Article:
Here's what I said about Ohio last summer:
As he was at Nebraska, Solich has been something of a disappointingly good coach. His teams win at a solid level -- and at Ohio, nobody in the last 35 years has won at a higher rate -- but they never make it quite as far as it seems they could, and when they lose, they often lose big. Of Solich's 36 losses in The Other Other Athens, 15 have been by 17 points or more. (Granted, six came in Solich's 4-7 debut season, but three more came this past season.) When it doesn't work, it doesn't work, and on the biggest stages Ohio has experienced in recent years, it hasn't worked.
But is that really a problem? Ohio is actually playing in some pretty big (for the MAC) games. And if you keep playing in them, you eventually win them, right? Maybe? […]
Whether Ohio wins the East or not could simply come down to how the defense rebounds from a year of serious regression and injury. For what it's worth, the schedule sets up nicely -- Temple, Miami and Kent State all, amazingly, come to Athens this fall, and aside from maybe the trip to Rutgers, there isn't a single unwinnable game on the slate.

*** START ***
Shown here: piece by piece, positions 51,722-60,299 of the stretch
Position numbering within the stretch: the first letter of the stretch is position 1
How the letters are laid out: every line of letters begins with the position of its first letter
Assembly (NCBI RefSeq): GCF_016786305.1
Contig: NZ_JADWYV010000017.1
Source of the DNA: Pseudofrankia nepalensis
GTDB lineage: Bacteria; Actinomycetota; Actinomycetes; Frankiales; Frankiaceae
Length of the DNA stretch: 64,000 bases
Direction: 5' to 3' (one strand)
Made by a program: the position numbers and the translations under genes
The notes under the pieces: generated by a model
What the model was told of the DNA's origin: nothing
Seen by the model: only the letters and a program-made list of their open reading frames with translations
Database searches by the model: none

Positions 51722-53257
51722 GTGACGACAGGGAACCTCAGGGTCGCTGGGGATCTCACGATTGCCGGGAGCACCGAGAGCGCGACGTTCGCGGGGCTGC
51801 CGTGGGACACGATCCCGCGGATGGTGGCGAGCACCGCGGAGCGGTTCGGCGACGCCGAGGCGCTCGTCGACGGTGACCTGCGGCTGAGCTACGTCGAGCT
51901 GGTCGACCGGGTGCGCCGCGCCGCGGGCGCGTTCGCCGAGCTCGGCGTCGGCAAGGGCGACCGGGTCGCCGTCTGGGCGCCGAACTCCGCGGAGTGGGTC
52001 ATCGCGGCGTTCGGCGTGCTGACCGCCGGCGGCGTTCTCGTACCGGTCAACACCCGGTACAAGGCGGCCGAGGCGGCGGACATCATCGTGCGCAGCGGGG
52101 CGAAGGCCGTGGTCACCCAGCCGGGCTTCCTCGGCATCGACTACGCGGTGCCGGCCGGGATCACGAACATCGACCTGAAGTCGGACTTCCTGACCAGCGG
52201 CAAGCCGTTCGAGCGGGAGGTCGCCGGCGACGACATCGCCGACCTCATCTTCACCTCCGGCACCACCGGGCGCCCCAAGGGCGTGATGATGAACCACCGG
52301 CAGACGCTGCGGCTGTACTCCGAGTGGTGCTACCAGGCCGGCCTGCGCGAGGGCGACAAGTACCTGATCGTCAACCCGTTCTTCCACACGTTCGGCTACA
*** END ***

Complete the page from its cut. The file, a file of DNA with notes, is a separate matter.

Even with a team that ranked just 91st, Ohio managed eight wins last year. With a friendly schedule and a better defense, they should be able to match that. And if they can sneak into the 70s range, then double-digit wins are certainly possible. Ohio could be playing some more high-visibility games in November and December this year -- is this the year the Bobcats break through and win them?